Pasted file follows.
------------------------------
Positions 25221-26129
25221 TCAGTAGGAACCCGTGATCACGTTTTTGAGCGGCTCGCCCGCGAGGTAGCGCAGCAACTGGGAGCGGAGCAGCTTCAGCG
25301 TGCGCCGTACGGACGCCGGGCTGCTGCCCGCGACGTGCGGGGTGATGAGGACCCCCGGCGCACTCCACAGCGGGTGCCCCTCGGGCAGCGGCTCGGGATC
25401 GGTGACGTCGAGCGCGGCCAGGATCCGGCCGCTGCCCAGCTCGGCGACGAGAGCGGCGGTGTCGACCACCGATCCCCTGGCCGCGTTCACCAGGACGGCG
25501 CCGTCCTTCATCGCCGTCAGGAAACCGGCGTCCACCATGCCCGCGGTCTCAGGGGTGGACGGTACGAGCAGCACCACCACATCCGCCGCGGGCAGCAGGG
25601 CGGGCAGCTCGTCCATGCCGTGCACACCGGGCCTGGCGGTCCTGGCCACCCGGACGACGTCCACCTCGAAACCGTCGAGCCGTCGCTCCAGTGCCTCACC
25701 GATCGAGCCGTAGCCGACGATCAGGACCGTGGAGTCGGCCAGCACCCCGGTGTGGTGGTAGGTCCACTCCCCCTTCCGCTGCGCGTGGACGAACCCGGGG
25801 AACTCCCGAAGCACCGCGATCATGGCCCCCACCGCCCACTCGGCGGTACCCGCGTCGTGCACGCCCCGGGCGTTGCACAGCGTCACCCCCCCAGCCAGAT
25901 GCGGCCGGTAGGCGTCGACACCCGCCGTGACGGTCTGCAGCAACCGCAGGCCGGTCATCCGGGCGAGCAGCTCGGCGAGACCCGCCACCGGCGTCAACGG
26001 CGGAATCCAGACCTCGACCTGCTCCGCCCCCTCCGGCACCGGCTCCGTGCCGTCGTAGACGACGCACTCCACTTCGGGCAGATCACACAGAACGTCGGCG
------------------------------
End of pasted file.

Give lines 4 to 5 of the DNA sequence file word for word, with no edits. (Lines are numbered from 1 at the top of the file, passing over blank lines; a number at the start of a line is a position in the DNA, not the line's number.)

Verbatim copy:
25401 GGTGACGTCGAGCGCGGCCAGGATCCGGCCGCTGCCCAGCTCGGCGACGAGAGCGGCGGTGTCGACCACCGATCCCCTGGCCGCGTTCACCAGGACGGCG
25501 CCGTCCTTCATCGCCGTCAGGAAACCGGCGTCCACCATGCCCGCGGTCTCAGGGGTGGACGGTACGAGCAGCACCACCACATCCGCCGCGGGCAGCAGGG